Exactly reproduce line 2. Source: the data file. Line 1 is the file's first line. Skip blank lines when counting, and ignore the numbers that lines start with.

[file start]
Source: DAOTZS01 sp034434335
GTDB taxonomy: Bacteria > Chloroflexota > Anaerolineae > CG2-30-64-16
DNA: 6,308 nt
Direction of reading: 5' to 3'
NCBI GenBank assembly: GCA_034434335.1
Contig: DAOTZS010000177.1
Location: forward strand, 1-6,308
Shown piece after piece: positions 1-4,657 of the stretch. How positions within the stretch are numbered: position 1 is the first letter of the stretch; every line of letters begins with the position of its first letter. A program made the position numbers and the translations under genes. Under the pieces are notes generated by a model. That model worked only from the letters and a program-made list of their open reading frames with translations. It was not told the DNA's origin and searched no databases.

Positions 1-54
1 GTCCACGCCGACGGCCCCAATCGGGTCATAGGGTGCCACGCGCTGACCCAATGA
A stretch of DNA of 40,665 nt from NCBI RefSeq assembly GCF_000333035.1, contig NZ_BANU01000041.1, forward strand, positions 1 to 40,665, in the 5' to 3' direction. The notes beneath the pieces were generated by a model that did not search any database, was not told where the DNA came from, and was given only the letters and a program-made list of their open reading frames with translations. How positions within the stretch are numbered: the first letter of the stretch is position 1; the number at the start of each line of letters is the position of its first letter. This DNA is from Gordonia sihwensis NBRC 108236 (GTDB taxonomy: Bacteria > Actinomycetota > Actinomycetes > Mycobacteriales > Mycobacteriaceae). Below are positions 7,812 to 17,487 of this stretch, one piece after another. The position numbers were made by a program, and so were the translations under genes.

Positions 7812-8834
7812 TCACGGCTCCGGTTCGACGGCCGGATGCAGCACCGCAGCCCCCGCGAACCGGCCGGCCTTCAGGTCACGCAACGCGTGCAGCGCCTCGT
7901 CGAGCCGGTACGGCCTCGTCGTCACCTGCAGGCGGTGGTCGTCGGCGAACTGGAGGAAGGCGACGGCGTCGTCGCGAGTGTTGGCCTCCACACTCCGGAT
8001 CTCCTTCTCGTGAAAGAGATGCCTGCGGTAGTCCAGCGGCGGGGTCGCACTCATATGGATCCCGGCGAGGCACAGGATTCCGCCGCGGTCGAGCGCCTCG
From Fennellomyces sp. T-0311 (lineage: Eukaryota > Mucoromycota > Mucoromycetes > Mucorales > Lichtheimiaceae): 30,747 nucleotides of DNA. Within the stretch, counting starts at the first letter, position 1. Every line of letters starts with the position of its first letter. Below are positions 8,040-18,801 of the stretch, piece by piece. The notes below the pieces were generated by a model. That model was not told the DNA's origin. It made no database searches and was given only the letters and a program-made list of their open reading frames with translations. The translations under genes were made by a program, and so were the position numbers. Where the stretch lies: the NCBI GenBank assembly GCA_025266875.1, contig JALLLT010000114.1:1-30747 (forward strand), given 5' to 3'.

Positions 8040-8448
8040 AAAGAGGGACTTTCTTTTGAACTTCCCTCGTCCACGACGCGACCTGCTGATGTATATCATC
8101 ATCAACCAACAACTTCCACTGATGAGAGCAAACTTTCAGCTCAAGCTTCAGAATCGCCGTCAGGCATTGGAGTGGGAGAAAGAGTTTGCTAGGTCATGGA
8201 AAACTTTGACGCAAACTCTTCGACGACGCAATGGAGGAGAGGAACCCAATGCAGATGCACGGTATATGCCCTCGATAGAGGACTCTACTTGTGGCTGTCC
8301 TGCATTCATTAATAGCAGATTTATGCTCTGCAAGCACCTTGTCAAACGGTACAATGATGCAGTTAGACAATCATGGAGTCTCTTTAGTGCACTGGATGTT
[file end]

GTDB taxonomy: Bacteria > Chloroflexota > Anaerolineae > CG2-30-64-16